Insect Bites and Stings and Spider Bites
Take the following measures to help prevent bites and stings.
- Apply Reference insect repellent before going into the woods or other areas where you may come in contact with insects. Use insect repellents according to directions, particularly when applying repellent to children.
Reference Apply repellents safely. Some insect repellents can
only be safely applied to clothing rather than skin.
- Use a lower-concentration repellent on children.
- Do not put repellent on small children's hands, since they often put their hands in their mouths.
- Wash the insect repellent off with soap and water after returning indoors.
- Wear light-colored, smooth-finished clothes that cover your body, such as long-sleeved shirts and long pants. Button long sleeves and tuck long pants inside boots. Avoid loose clothes that might entangle a biting or stinging insect. Avoid bright colors. Avoid going barefooted or wearing sandals outdoors. Some outdoor stores may sell clothing treated with a repellant.
- Avoid wearing perfumed lotions, aftershave, or scented hair products during the warm months.
positive steps to manage your surroundings.
- Always close car windows.
- Do not put your picnic out until you are ready to eat, and repack picnic food as soon as you are finished serving.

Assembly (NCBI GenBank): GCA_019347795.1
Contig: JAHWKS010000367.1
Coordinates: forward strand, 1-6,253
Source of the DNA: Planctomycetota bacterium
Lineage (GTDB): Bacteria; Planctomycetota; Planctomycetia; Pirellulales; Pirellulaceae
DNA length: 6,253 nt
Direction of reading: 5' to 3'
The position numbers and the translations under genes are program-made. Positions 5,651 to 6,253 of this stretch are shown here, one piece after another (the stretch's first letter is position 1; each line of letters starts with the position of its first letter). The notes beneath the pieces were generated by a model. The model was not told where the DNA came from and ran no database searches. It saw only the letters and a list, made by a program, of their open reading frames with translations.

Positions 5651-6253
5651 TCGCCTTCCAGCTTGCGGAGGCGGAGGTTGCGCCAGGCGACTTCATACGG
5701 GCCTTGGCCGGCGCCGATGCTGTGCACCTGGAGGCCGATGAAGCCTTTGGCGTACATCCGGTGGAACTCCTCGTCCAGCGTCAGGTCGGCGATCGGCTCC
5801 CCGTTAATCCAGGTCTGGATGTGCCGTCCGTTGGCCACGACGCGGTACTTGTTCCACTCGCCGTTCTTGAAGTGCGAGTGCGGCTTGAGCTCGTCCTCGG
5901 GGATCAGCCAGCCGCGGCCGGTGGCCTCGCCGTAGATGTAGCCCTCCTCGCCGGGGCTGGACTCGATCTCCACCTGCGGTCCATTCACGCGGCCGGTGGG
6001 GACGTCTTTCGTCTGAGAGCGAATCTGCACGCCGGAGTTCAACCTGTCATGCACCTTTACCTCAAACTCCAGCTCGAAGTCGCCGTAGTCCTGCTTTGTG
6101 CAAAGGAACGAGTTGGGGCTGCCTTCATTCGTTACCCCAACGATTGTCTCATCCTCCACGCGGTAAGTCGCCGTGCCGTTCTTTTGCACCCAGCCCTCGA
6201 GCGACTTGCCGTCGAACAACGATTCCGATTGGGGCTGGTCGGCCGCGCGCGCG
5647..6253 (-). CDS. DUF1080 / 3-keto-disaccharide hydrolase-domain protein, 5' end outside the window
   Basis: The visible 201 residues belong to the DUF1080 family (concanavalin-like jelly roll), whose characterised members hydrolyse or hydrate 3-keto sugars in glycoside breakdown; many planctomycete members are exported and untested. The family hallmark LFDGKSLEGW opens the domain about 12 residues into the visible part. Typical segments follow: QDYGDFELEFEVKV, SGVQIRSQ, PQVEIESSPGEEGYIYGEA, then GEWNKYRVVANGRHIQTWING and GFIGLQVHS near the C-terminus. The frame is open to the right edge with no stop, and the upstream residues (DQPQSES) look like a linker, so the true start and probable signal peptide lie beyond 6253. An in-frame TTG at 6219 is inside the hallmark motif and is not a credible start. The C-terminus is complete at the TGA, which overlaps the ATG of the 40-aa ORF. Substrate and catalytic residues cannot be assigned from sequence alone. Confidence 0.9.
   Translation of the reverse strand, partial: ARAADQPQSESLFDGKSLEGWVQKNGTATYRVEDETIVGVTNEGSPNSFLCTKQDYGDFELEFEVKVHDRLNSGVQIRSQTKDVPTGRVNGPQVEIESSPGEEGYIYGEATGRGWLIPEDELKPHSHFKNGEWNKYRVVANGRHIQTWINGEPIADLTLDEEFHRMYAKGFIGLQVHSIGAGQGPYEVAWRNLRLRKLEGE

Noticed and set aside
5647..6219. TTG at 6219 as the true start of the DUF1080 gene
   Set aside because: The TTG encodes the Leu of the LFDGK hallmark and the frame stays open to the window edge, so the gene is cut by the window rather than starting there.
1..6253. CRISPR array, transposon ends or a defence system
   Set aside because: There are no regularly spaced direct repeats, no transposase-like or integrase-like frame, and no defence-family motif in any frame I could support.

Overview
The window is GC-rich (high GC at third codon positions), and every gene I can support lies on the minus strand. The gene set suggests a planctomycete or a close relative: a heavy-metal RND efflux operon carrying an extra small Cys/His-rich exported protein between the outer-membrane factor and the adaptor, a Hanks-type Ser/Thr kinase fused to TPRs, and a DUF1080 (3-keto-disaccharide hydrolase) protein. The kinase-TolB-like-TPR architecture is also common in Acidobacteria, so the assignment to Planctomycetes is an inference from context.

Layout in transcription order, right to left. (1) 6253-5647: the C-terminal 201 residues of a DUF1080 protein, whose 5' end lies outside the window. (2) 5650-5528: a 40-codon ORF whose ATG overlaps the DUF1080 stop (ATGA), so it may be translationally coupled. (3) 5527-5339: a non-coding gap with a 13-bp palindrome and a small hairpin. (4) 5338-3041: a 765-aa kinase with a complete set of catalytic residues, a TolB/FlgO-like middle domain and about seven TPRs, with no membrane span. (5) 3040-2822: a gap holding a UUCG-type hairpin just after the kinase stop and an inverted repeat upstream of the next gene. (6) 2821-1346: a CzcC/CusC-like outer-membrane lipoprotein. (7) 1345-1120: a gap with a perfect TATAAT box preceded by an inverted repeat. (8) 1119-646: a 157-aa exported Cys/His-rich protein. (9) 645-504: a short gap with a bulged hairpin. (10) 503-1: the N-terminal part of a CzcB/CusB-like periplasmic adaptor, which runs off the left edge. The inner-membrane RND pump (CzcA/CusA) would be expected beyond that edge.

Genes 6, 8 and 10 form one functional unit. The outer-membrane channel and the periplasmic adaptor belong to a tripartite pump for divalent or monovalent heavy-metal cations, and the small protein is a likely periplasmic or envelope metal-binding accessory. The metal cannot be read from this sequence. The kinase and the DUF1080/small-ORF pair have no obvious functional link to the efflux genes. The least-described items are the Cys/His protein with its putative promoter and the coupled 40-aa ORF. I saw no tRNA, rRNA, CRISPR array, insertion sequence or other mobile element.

- Avoid flowering plants.
- If you have a severe allergic reaction (Reference anaphylaxis Opens New Window) to insect bites or stings, have someone else mow lawns or clip hedges.
- Avoid swatting at insects or flailing your arms around them. Instead, retreat slowly and calmly when insects act threatening.
Additional measures include those to:
- Reference Prevent bee stings (also hornet, wasp, and yellow jacket stings).
- Reference Prevent spider bites.
- Reference Prevent flea bites.
- Reference Prevent bedbug and kissing bug bites.
If you have had a severe allergic reaction (anaphylaxis) to bites or stings in the past:
- Carry an Reference allergy kit prescribed by a doctor. If you don't have one, talk to your doctor about getting one. Learn how and when to use it, and keep it with you at all times.
- Wear a medical identification tag to let others know you have an insect allergy.
- Discuss Reference allergy shots (immunotherapy) Opens New Window with your doctor. Shots may be appropriate to control and prevent your symptoms.
|By:||Reference Healthwise Staff||Last Revised: Reference October 25, 2012|
|Medical Review:||Reference William H. Blahd, Jr., MD, FACEP - Emergency Medicine
Reference H. Michael O'Connor, MD - Emergency Medicine